Fixed-net fishing was popular on the island after the Edo Period (江戸時代, 1603-1868) and fishermen from other areas would come and stay on the island overnight. The cats would go to the inns where the fishermen were staying and beg for scraps. Over time, the fishermen developed a fondness for the cats and would observe the cats closely, interpreting their actions as predictions of the weather and fish patterns. One day, when the fishermen were collecting rocks to use with the fixed-nets, a stray rock fell and killed one of the cats. The fishermen, feeling sorry for the loss of the cat, buried it and enshrined it at this location on the island, praying that never ever something similar would happen again.
The shrine is located along the road about halfway between Odomari and Nitoda villages. It’s a fairly small shrine, but there are tons of cat related tiny items like those Maneki Neko statues.

The cats on Tashirojima are mostly found around Nitoda Port on the southeastern side of the island. They freely roam the streets and enjoy the attention that they get from the tourists who play with them. The cats sometimes gather around the steps of the island’s lone store, Kamabutsu Shoten, located in the northwestern part of Nitoda village.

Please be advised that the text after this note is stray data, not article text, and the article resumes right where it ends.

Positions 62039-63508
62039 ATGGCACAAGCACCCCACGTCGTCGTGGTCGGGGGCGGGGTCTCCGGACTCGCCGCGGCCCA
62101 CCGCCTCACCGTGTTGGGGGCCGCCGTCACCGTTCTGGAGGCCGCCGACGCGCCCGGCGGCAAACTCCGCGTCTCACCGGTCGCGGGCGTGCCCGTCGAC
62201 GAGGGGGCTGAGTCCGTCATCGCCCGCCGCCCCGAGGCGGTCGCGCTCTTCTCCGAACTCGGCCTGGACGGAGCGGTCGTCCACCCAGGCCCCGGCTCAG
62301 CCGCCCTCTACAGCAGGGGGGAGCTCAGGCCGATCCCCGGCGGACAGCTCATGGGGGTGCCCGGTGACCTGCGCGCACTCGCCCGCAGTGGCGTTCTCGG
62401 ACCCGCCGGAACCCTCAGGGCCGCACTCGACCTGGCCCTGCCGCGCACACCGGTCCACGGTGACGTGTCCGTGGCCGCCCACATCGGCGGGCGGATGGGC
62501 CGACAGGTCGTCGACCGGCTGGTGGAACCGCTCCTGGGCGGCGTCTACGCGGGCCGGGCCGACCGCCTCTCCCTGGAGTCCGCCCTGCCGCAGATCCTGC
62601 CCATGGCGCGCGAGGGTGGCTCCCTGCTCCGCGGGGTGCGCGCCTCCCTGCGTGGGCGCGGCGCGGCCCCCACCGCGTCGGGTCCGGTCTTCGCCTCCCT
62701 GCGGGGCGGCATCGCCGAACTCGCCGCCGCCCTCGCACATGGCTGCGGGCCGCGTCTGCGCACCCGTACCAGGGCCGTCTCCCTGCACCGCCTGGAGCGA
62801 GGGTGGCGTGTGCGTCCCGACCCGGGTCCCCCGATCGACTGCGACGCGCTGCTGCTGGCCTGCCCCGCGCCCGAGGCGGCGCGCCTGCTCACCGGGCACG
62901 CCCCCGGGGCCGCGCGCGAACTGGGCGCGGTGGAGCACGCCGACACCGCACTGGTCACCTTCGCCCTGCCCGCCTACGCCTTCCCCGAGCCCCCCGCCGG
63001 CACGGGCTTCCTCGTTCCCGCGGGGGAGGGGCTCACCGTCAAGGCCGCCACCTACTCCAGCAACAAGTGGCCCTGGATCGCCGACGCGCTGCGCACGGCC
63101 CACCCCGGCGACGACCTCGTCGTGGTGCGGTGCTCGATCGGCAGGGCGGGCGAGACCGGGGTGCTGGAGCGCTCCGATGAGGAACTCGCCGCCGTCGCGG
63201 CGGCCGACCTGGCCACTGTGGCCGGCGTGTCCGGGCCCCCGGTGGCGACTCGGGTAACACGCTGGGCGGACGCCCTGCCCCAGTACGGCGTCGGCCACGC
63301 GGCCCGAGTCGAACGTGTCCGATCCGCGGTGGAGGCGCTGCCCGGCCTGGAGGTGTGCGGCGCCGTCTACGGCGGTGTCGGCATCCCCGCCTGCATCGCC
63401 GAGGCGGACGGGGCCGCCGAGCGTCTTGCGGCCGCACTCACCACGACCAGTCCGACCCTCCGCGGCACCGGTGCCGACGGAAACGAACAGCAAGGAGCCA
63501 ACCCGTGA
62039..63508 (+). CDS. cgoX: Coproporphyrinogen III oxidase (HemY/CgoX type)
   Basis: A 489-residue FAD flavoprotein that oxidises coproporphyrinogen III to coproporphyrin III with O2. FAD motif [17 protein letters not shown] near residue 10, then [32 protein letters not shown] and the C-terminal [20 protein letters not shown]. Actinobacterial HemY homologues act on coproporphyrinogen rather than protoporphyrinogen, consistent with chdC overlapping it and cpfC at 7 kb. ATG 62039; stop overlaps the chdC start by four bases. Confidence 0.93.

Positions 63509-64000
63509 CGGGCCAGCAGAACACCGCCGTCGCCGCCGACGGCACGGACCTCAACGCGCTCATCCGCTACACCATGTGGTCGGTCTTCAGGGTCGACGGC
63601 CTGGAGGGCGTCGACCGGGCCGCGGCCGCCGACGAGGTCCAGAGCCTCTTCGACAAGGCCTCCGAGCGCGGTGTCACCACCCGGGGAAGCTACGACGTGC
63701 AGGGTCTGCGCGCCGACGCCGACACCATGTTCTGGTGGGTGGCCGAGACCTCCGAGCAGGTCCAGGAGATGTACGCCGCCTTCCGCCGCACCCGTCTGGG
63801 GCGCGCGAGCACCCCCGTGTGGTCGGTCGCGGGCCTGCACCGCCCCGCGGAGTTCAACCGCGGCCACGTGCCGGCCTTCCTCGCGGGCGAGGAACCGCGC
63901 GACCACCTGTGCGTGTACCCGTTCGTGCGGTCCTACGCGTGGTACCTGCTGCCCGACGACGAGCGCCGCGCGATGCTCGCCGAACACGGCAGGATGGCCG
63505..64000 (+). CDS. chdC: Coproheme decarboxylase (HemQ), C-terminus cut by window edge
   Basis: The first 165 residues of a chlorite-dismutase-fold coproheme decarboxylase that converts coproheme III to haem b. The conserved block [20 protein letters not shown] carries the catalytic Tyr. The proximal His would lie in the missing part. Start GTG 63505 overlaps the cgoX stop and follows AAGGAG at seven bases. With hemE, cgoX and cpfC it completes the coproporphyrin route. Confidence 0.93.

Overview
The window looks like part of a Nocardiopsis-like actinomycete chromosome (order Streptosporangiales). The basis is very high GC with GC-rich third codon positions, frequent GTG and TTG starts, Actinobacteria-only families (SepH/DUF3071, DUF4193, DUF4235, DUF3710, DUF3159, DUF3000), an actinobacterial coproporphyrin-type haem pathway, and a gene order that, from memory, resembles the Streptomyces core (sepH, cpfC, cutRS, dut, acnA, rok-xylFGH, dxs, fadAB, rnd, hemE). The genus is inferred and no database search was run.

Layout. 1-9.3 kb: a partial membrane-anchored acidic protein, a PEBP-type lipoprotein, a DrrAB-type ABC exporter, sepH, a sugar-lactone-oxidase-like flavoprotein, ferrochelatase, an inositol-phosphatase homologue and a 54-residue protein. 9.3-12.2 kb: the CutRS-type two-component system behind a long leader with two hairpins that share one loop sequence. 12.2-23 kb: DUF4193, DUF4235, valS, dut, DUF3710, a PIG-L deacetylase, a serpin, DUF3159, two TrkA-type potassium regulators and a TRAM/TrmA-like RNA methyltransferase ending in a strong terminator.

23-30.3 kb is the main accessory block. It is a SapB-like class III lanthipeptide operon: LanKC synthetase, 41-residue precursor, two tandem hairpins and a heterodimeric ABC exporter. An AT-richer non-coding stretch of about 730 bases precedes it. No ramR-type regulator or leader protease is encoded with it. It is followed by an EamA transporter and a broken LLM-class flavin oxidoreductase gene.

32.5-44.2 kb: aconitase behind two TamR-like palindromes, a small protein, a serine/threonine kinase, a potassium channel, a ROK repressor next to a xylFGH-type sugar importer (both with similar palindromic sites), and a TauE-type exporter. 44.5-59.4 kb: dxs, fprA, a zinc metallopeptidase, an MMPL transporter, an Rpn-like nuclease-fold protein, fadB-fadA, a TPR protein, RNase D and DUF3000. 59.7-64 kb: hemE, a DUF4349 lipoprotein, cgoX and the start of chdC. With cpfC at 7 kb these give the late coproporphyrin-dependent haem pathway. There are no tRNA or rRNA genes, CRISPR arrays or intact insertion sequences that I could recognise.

Tashirojima does not have many tourist facilities. There are no restaurants, and very few shops or public toilets available on the island. Only a drink vending machine and a public toilet are located along the Nitoda waterfront, but this is a really nice travel destination for all cat-lovers!

My text and Photos for ✍🏼📸

Posted in Around the World

|TRAVEL| Tokyo Skytree

Tokyo Skytree, is a broadcasting and telecommunications tower in Tokyo, and at a height of 634 metres, it was the world’s second tallest structure, after the Burj Khalifa in Dubai. It was inaugurated on May 22, 2012, and it is also the world’s tallest freestanding tower, exceeding the height of Tokyo Tower, previously the city’s tallest structure, by 301 metres.